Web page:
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Themes

Little Words, Big Ideas

Slavery

Harriet Beecher Stowe wrote Uncle Tom’s Cabin specifically in order to illustrate the evil and inhumanity of slavery to her mid-19th century American readers, for whom slavery was a current a...

Race

It’s hard to imagine a more complex topic than the theme of race in Uncle Tom’s Cabin. On the one hand, Stowe wrote this novel in order to demonstrate the moral imperative of abolition....

Religion

Harriet Beecher Stowe was a deeply committed Christian who believed that religious faith would be a major factor in the abolition of slavery – which, of course, it was. Her most famous novel,...

Women and Femininity

Uncle Tom’s Cabin demonstrates that one of the major problems with slavery is that it wreaks havoc on the family structure, separating wives from their husbands and mothers from their childre...

Love

In Uncle Tom’s Cabin, love isn’t all you need, but it’s pretty close. Little blonde angel Eva loves everybody, even her horrible mother Marie. Pious slave Tom finds love in his he...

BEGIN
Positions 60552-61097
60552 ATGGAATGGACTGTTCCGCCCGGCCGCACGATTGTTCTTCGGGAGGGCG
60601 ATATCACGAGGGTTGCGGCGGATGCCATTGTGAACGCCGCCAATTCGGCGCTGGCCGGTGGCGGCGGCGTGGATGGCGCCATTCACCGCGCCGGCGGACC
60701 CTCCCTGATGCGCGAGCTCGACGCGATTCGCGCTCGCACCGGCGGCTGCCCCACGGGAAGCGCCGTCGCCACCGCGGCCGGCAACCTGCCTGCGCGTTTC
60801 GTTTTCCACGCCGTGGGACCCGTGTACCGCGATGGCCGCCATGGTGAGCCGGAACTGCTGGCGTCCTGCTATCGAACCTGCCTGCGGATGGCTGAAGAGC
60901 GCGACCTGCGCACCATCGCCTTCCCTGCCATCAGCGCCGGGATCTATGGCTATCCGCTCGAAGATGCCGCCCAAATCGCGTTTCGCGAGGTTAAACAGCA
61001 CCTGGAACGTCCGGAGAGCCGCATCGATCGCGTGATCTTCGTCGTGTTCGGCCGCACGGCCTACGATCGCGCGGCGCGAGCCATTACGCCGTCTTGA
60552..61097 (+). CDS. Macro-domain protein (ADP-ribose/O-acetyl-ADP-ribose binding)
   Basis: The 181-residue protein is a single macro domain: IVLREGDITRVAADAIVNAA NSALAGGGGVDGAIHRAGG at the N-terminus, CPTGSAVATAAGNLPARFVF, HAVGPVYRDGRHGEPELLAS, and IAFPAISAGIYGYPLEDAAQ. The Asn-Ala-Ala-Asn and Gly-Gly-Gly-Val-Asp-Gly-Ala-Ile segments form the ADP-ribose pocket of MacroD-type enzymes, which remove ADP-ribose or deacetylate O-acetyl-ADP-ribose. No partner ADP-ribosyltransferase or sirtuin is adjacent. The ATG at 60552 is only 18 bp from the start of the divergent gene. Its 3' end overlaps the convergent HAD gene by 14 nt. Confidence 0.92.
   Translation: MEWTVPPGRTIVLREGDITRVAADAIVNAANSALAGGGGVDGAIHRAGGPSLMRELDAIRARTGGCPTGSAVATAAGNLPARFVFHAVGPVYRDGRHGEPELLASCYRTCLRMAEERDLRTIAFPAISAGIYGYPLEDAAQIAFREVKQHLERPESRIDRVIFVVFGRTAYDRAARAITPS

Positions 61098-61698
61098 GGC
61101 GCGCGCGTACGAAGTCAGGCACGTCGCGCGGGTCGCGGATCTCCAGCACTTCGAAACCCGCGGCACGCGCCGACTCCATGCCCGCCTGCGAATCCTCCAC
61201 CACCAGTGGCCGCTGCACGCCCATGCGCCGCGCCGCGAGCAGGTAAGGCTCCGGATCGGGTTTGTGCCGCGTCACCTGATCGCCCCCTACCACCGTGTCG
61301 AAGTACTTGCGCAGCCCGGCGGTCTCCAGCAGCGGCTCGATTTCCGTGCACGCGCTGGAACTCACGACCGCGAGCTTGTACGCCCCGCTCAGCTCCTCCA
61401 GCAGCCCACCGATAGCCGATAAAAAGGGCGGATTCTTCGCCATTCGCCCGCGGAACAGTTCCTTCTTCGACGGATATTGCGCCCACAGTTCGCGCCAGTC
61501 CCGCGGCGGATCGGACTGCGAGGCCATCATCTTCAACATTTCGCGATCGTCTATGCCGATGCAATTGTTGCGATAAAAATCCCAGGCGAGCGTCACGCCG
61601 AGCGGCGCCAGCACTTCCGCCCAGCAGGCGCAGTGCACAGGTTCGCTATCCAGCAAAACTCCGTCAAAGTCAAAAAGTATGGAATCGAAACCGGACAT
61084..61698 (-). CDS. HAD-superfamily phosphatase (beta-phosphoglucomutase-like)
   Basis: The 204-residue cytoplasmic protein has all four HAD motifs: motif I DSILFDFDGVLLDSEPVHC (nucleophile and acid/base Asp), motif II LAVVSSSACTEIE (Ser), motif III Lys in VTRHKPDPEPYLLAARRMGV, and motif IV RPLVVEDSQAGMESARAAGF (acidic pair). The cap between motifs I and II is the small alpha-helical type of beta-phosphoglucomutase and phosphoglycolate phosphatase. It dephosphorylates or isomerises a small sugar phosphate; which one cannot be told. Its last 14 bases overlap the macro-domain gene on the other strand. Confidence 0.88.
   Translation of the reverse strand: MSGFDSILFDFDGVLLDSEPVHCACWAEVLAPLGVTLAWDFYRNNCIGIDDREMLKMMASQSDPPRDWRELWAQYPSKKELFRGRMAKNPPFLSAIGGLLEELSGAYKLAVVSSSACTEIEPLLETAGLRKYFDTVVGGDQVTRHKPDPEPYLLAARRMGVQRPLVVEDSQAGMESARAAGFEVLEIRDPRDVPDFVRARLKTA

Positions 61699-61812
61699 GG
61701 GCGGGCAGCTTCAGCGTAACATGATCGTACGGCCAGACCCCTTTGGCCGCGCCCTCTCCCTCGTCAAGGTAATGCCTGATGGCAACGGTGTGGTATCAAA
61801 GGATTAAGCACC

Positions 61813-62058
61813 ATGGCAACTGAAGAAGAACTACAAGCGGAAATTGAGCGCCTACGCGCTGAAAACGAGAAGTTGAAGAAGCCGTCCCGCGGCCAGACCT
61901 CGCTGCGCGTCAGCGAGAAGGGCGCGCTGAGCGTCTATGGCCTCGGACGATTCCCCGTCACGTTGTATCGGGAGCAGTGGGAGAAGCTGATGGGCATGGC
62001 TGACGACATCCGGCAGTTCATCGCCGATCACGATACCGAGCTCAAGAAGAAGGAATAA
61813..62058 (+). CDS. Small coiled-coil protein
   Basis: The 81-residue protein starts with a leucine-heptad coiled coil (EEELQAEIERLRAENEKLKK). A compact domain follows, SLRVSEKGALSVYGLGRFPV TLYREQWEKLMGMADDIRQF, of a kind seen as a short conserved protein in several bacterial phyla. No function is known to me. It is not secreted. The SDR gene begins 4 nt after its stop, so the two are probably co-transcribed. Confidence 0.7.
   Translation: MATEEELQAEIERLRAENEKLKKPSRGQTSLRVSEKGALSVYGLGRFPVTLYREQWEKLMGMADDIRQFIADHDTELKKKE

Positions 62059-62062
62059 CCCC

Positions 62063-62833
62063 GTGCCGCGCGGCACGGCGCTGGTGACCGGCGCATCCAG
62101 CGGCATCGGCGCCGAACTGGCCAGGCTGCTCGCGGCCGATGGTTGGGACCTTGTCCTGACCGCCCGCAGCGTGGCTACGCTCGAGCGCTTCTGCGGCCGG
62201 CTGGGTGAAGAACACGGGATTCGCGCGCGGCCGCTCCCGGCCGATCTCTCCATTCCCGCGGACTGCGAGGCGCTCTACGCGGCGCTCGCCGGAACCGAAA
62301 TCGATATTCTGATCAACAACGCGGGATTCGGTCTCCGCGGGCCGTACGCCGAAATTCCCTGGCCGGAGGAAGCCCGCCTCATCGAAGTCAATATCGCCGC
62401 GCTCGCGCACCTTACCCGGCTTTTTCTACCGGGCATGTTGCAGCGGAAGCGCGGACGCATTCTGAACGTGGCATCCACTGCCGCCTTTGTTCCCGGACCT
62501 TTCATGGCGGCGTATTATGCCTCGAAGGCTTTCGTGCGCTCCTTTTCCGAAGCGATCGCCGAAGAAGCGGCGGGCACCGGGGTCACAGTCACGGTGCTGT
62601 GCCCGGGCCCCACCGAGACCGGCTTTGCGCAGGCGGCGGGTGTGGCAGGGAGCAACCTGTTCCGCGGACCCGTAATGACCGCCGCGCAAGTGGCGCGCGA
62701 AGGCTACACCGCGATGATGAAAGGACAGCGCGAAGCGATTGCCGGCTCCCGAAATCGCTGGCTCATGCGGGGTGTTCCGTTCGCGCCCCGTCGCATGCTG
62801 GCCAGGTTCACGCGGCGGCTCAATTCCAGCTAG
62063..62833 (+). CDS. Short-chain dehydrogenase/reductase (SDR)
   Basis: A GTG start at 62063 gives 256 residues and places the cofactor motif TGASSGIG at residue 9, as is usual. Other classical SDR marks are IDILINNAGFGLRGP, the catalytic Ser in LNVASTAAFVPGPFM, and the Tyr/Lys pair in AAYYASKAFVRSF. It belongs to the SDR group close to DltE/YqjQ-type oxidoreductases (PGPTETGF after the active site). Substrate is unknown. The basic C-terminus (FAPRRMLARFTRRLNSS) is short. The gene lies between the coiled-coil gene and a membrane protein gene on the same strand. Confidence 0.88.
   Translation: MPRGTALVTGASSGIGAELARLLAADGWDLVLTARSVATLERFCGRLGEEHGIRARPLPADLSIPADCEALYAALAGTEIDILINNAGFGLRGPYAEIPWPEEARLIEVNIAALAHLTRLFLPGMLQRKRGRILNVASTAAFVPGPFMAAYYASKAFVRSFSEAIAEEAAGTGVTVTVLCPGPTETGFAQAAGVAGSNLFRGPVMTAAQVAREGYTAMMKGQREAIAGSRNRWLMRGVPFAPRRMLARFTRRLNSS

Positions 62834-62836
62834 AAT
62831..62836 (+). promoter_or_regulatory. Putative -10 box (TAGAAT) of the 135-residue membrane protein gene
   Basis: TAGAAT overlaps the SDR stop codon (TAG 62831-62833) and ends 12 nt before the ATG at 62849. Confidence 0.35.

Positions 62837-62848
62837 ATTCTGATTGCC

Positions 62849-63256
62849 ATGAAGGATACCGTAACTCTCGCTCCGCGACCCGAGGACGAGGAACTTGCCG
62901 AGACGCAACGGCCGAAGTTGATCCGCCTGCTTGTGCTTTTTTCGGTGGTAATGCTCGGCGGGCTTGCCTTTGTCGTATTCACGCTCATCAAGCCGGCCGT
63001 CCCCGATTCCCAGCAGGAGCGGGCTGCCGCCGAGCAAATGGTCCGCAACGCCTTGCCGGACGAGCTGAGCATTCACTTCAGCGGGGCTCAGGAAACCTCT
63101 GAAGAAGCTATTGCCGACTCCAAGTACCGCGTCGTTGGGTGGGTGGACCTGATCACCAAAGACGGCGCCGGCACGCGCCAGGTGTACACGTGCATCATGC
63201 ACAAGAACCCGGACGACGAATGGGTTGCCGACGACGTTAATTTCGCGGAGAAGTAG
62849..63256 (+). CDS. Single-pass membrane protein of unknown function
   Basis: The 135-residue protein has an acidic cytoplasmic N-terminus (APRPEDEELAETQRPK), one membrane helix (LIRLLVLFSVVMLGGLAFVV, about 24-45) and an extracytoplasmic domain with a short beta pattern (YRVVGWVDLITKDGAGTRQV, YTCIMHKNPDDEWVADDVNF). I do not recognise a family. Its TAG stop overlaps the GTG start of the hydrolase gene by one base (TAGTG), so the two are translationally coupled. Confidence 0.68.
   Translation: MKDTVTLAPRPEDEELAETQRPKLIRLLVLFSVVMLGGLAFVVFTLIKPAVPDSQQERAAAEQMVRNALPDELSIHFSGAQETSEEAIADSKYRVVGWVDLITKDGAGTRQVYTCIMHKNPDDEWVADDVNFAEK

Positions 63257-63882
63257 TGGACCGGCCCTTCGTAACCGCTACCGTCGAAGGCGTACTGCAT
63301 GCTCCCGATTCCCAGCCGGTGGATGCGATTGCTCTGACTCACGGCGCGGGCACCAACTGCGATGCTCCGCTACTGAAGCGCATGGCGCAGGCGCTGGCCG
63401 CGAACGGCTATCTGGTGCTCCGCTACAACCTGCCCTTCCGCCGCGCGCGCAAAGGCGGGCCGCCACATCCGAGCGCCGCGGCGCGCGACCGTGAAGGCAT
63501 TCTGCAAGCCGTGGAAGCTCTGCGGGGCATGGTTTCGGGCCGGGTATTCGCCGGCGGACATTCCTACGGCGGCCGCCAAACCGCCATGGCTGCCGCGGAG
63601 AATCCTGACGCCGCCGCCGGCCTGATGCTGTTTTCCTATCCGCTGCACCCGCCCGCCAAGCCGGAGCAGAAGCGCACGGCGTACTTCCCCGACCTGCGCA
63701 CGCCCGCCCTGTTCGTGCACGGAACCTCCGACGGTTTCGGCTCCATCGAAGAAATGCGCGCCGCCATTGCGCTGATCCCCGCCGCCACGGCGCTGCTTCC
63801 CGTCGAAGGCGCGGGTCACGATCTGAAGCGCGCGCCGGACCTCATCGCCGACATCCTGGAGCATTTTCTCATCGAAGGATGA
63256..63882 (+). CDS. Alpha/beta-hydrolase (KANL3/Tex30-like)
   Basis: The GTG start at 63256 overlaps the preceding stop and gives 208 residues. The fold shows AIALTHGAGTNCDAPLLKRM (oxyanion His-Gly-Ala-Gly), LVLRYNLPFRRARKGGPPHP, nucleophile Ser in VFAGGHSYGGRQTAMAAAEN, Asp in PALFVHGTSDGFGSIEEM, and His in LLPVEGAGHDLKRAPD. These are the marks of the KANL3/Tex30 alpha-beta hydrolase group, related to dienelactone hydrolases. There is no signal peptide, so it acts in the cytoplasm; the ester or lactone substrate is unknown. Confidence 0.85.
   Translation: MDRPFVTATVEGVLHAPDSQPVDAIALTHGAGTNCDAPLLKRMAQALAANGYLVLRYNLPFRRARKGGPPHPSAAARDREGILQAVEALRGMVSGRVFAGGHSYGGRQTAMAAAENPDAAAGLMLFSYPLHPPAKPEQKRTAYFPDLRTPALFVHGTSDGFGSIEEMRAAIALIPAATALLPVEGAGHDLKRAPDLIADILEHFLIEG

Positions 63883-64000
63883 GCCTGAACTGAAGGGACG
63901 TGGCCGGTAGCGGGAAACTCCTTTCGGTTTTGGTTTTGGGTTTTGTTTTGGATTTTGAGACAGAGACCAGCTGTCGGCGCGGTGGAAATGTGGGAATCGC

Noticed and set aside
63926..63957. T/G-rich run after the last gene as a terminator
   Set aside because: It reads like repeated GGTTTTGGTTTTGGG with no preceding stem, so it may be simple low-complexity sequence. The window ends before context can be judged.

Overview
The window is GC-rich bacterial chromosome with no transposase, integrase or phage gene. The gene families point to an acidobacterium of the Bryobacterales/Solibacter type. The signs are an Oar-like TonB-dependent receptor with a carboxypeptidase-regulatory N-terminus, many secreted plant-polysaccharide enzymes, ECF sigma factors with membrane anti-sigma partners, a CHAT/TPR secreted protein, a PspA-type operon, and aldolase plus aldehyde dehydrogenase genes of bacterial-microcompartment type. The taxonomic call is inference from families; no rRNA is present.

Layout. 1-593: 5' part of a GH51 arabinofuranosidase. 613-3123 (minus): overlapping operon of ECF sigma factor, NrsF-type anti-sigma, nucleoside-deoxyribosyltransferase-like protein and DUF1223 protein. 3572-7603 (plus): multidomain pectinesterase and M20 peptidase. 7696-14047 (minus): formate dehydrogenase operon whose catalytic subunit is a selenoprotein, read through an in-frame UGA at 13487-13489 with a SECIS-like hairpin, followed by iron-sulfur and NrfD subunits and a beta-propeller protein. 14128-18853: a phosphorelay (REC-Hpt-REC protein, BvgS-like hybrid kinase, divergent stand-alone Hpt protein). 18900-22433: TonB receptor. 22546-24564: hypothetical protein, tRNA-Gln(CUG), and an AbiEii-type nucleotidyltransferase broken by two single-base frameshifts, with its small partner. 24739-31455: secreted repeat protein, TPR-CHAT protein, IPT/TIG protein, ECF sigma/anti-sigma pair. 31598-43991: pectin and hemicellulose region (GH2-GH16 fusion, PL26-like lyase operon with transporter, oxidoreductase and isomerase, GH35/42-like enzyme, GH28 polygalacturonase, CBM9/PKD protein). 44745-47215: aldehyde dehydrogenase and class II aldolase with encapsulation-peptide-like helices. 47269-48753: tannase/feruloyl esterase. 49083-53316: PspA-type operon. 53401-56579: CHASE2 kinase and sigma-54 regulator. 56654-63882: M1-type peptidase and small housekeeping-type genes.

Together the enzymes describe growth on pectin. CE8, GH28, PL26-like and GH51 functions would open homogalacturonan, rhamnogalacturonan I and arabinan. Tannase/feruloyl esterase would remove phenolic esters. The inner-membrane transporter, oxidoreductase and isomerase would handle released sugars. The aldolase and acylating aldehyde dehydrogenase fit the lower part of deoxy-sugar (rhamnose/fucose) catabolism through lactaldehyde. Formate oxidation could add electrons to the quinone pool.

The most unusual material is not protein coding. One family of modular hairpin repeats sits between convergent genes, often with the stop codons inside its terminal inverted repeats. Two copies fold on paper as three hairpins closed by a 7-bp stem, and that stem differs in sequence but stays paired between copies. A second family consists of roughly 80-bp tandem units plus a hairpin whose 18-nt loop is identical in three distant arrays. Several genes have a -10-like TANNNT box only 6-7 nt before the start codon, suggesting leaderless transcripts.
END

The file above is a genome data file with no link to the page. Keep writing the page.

Suffering

In order to convince her readers that slavery is morally wrong, Stowe must depict all the different ways in which slaves suffer. Uncle Tom’s Cabin describes the obvious forms of physical suff...

Violence

Uncle Tom’s Cabin has an intriguing relationship to the theme of violence. There is a lot of violence in this novel; as it shows, slavery was frequently a brutal institution, in which slaves...

Contrasting Regions

Uncle Tom’s Cabin plays with the complicated opposition between the North and South in 19th century America. Today’s readers assume that the North represents freedom, democracy, and rig...
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